4
$\begingroup$

An excerpt from the BBC article here https://www.bbc.co.uk/news/uk-england-london-51433720

"Despite travelling faster than the speed of sound the plane would not have broken the sonic barrier as it was helped along by fast-moving air."

Could someone please elaborate on how that is possible?

$\endgroup$
4
  • 2
    $\begingroup$ Ground speed vs air speed... $\endgroup$ – jcaron Feb 9 '20 at 21:27
  • $\begingroup$ @jcaron, I see, learnt something there. The article doesn't mention anything. $\endgroup$ – Samer Tufail Feb 9 '20 at 21:34
  • 3
    $\begingroup$ The airplane never achieved a supersonic airspeed per se. It was a flying a normal crew speeds in a very strong tailwind, which yielded a ground speed which would’ve been greater than the speed of sound had it been achieved in still air. $\endgroup$ – Carlo Felicione Feb 9 '20 at 21:49
  • $\begingroup$ It was a British Airways flight and their callsign is Speedbird for a reason :-) $\endgroup$ – PerlDuck Feb 10 '20 at 8:32
5
$\begingroup$

The sound barrier is a function of airspeed and air density. If you have a strong enough tailwind, your ground speed would be above what most lay people would consider the speed of sound without breaking the actual sound barrier.

Aircraft (or any object moving through the air alone) are governed by airspeed. Ground speed is only relevant when traveling on the ground or transitioning to that state (approach to landing).

$\endgroup$
6
  • $\begingroup$ They do not make that differentiation or even a mention of groundspeed / airspeed in the article. $\endgroup$ – Samer Tufail Feb 9 '20 at 21:36
  • 2
    $\begingroup$ @SamerTufail - That’s the problem with mass media. They are either uninformed, or believe the right answer too complicated to be digestible to the uninformed. They are still in the business of entertainment after all. The news gets aviation information wrong all the time due to their misinterpretation of technical terms as keywords and sound bites. But, those keywords and sound bites sell. They buy our attention. $\endgroup$ – Dean F. Feb 9 '20 at 21:39
  • $\begingroup$ Absolutely. I knew ground speed / airspeed but then I read this could not add it up, it didn't light up for me and posted a question. Now I feel bad. $\endgroup$ – Samer Tufail Feb 9 '20 at 21:44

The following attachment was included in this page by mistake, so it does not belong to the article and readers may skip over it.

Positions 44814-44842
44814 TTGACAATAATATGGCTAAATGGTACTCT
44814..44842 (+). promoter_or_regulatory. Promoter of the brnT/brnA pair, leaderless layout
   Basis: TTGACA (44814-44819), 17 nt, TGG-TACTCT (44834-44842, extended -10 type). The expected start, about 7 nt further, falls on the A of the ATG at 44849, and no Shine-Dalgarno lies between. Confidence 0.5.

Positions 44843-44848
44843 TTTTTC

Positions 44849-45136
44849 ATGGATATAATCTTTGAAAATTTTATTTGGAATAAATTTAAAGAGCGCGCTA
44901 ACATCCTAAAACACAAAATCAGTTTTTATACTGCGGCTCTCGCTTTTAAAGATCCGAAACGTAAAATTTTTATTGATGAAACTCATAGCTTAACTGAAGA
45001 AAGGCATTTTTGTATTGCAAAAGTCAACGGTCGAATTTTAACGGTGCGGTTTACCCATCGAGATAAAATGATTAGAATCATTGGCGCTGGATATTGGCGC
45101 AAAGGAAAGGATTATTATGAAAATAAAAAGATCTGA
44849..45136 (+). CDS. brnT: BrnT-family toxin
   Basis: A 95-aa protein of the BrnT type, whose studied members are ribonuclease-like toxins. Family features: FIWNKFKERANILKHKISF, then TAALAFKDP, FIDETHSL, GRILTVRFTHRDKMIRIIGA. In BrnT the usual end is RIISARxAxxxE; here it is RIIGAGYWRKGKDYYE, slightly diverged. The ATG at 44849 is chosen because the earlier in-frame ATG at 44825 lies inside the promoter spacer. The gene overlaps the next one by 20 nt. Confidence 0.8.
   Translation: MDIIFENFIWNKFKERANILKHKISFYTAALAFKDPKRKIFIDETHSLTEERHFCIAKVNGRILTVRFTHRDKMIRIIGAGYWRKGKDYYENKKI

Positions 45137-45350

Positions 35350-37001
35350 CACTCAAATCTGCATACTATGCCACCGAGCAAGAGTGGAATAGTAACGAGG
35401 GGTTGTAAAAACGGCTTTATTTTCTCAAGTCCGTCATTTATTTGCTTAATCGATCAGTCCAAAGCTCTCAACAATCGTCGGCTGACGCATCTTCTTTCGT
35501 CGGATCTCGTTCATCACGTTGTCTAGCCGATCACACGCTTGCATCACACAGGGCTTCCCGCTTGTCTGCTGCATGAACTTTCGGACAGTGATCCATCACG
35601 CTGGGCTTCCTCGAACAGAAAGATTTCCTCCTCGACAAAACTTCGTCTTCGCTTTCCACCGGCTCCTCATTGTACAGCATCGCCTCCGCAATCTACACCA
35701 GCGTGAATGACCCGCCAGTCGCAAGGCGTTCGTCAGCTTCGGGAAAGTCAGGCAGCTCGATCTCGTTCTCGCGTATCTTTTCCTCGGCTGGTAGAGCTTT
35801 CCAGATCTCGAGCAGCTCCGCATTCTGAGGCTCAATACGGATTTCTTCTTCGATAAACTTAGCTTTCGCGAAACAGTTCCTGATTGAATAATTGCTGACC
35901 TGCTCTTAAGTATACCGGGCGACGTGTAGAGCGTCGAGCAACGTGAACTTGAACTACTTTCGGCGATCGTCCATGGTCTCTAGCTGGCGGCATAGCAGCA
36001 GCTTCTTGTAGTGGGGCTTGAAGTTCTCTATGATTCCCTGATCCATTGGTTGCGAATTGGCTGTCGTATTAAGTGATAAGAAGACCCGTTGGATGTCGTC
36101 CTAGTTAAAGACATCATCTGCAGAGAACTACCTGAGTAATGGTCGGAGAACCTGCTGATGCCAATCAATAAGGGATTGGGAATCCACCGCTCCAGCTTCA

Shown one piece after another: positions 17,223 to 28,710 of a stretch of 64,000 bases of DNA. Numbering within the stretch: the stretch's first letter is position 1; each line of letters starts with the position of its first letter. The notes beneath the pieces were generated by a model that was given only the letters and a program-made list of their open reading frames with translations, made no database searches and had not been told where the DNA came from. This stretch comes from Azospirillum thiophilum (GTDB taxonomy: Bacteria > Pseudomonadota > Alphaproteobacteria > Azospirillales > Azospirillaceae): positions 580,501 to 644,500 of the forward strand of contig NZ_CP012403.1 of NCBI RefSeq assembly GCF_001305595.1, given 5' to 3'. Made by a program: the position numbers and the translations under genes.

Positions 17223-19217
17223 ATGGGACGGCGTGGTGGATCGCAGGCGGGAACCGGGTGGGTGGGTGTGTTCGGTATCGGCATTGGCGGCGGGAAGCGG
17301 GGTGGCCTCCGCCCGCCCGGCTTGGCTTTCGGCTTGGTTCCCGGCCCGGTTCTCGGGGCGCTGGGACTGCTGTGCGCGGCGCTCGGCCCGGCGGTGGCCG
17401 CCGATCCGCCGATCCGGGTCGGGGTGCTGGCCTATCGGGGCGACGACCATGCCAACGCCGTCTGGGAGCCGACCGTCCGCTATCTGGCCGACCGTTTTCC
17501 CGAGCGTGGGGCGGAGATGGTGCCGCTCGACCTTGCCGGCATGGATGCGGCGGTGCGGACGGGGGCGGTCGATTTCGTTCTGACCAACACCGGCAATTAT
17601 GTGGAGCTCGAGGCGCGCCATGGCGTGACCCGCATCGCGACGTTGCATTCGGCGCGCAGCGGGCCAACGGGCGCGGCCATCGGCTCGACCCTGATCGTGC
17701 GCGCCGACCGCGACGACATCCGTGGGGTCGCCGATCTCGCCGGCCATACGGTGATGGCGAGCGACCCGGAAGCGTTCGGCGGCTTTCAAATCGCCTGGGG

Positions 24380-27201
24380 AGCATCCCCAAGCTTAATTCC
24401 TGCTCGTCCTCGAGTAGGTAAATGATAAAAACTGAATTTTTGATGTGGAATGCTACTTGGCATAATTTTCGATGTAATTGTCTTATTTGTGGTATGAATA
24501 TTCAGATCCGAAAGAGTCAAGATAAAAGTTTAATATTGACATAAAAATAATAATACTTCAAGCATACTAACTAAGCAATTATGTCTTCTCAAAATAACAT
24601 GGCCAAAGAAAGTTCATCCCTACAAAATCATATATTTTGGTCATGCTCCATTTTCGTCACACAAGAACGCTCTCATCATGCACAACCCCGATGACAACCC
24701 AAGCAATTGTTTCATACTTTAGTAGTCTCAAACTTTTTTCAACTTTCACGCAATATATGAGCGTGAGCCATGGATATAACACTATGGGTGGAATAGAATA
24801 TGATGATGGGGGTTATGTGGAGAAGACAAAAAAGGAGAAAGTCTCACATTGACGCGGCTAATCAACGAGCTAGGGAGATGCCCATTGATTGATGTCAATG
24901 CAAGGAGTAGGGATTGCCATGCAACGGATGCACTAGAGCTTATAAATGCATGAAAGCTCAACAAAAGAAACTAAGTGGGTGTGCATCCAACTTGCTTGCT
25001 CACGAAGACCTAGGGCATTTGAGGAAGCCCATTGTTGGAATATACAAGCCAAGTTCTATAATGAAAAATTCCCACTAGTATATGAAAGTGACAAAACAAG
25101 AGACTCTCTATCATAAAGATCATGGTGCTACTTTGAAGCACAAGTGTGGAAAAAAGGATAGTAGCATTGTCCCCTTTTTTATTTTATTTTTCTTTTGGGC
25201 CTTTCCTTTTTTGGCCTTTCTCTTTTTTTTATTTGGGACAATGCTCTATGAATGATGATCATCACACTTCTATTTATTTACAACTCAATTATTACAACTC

• 2
    $\begingroup$ Why feel bad? There are no stupid questions. Just stupid people who don’t ask questions. Like the mass media. Someone once told me that knowing the answers is not as important as knowing what questions to ask. $\endgroup$ – Dean F. Feb 9 '20 at 21:50
  • 1
    $\begingroup$ "The sound barrier is a function of airspeed and air density." Actually, speed of sound in air only depends on temperature. $\endgroup$ – Bianfable Feb 10 '20 at 7:35
1
$\begingroup$

The speed of sound is measured in relation to the medium an object (or sounds waves) are moving. The actual speed is dependant on the tempreture and some other factors of the medium. Let's take for example the the information here : From the EngineeringToolbox We can see that in dry air, 20 celsius, the speed of sound is about 340 m/s.

In adtition, if we measure the aircraft's velocity with relation to the ground, we have to take in account the velocity of the wind.

In the example noted in the question, if we have lets say an aircraft travelling at a ground speed of 380 m/s, but it has a tailwind of 80 m/s, it means that by the ground track- it was supersonic if it would have traveled in relation to the ground. Meaning it does travel faster than the the speed of sound, if the sounds moves with no tailwind. But- in relation to the actual air (enclosed system), it travels in a velocity of 300 m/s, which is about 0.88 mach.

And that means- that a sound wave, in the same air mass- launched from the same origin with a base speed of 80 m/s (the tailwind)- would travel faster than the aircraft.

$\endgroup$

Not the answer you're looking for? Browse other questions tagged or ask your own question.